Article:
Stop That Dreadful Thought Loop That Drives You Crazy

Tips On How To Build Confidence In Communication So You Can Be Happier

Have you ever felt this way?  Have you ever sent a communication response and regretted it? Have you ever said these things in your head?

  • I wish I didn’t say that.
  • I wish I would have said that better.
  • I wish I could take that back.
  • Can I delete that email?
  • I didn’t mean it like that.
  • I feel bad they took that the wrong way.

I know I have thought those thoughts.  And I don’t think I am alone.

If I had a nickel for how many times statements like that went through my head, I would be rich.  We all deal with these scenarios that cause us to regret something we said or did, sometimes daily.  And unfortunately, if you say the wrong thing, you cannot take it back.  Even if you apologize, the sting for the other person may still be there.

And then we replay it…over and over and over.  We dwell on what we did or said and how it could have been better.

Why do we do this to ourselves? How can we stop it? How do we prevent it not only for ourselves, but aim to do the right thing, be kind and set boundaries?

It’s incredible how our thoughts can rule us. They can take over our good mood. They can ruin our sleep and even our health. They can give us back pains, a neck cramp, or eye twitches. Negative thought patterns created stress and anxiety that can be paralyzing and devastating.

Years ago, I started working on my thought process because I recognized the agony my own consuming thoughts would have over me. Now, I have learned to manage my behavior and thoughts better, and things don’t stick with me like they used to. My husband is also on the same track.  He was also someone who kept repeating scenarios over and over in his head. He now has the same tools to stop the dwelling thought pattern.

It’s so freeing to let conversations or situations that are triggers go and move forward.

In the past, I have had a few situations arise where I needed to step back. The challenges stem from poor leadership.  It’s sad to say that both of them do. I feel there is an abundance of non-inspiring leadership in a world that is preaching kindness, empathy, mindfulness, and emotional intelligence. I have learned that if I respond quickly, the fact that it stems from poor leadership eats at me more.  Instead, I took a step back and responded 48 hours later. The time created space and lessened the intense emotions associated with what was said.  I gave myself enough time to evaluate the players, their intentions, their background, and their skillset. Often, their skillset does not include change and self-reflection, which became part of how I choose to respond as well.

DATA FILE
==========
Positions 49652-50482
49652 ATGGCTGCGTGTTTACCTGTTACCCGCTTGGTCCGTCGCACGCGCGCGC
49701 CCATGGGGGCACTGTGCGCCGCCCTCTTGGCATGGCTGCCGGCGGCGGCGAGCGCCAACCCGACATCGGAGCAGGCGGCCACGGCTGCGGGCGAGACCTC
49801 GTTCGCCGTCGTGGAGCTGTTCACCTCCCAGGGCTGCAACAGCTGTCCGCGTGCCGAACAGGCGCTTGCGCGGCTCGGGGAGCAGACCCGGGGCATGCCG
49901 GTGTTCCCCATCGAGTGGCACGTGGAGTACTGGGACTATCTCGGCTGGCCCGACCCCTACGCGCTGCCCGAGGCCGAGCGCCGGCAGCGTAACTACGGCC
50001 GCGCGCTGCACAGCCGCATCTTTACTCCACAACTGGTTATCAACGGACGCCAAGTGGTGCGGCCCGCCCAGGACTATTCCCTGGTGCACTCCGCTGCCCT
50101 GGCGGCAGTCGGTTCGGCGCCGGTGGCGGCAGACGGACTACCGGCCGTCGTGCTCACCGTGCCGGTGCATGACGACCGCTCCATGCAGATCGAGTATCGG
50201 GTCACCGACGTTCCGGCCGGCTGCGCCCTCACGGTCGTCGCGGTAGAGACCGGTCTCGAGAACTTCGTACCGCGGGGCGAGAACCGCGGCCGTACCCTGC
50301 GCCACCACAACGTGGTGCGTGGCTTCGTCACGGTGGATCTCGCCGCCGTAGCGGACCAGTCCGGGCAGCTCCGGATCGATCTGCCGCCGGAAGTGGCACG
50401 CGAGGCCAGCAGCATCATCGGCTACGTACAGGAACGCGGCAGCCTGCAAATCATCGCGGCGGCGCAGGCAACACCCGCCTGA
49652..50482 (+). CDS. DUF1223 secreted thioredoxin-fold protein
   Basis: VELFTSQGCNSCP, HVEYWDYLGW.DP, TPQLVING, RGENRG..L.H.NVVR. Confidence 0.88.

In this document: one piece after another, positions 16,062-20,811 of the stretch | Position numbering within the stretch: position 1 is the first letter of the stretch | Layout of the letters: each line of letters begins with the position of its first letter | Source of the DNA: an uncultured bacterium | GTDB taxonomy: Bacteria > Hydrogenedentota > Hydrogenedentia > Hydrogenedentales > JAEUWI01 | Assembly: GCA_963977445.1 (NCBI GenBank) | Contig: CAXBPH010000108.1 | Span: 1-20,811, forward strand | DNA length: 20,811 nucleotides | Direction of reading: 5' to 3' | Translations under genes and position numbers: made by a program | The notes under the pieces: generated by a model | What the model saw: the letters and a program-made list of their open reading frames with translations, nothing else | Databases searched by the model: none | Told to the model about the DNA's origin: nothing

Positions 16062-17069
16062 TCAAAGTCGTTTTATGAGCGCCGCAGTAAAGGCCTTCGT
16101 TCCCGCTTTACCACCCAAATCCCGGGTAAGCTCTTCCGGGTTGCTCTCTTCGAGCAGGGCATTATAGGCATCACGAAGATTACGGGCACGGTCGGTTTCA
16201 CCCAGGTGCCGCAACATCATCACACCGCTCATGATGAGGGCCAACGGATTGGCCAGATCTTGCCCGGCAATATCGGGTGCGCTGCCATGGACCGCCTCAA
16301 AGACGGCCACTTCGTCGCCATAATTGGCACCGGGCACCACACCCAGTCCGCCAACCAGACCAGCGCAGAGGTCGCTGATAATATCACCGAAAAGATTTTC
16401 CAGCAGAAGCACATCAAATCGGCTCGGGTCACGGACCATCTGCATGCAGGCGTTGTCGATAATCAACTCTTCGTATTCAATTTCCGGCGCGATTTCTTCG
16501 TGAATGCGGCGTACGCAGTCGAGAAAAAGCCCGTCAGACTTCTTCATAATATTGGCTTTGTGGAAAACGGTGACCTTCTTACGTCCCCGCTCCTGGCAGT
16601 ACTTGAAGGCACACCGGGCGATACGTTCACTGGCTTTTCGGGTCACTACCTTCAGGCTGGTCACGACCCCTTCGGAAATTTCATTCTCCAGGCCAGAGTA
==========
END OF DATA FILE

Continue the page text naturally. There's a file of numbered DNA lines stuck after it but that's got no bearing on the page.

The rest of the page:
I often say, “I wish I knew then what I know now.”

Up until a few years ago, I never focused on stopping, breathing, and just taking a moment.

Taking that time has helped so much to create space and clarity. I take the time now to think.  Mull over different situations and possible outcomes and think about what can happen if I choose various paths in communication. I realized that no one needs to hear back from you right away.

These are the steps that I regularly take to move through tough situations.

  1. Recognize the trigger

Recognizing the trigger is a crucial step in not saying something you regret. The majority of my life, I never even knew what a trigger was.  Now we use that word in our household regularly. The word trigger is a “friend.” We recognize what things upset us, and we embrace it, accept it.  Get comfortable thinking and talking about your triggers. Wouldn’t it be a wonderful world if you could openly share what triggers you, so the other person realizes it and changes their behavior or vice versa? Open communication and awareness can free up so much mental space and lead to better relationships.

   2. Stop

Just stop. Stop dead in your tracks.  Do not respond. You don’t need to respond to every text, email, voicemail, social media post right away.

It’s fun to change your mindset that you are busy and a VIP and don’t have time to get back to them right away. Stopping and taking a time out creates space to calm down, focus, evaluate the situation and make some choices.

   3. Use the Time

Use the time to think and evaluate. Spend time reviewing the scenario. What did that person mean? Is it a conversation vs. an email back? Do I keep my response short and sweet? Is it worth responding at all?  Or do I let it go?

During this time, you may also use tools such as breathing, meditation, or talking to a trusted mentor or friend to help vet out the situation and gain further insight.

Creating space with time, as mentioned above, lessons the emotions from the trigger. You can find ways and use tools to change your mindset and focus on more positive thoughts, occasionally reflecting on the situation but often with less emotion.

The saying “time heals all wounds” is relatable in these challenges as well. But using the time wisely to think, evaluate, and assess to make the best choice will alleviate the harmful, negative thought dwelling.

Respond or Not Respond

When you decide to circle back and respond, you have calmed down, given it some thought, and you have clarity on how to respond if at all. If you can feel confident in how you responded than you have done your best and can move forward from the situation.

Do I always get it perfect? I doubt it. There always two sides to a story, and they may be going through it as well. But, with each encounter, I use the above tools, do my best, and learn for next time.

Photo via Pexels- Yan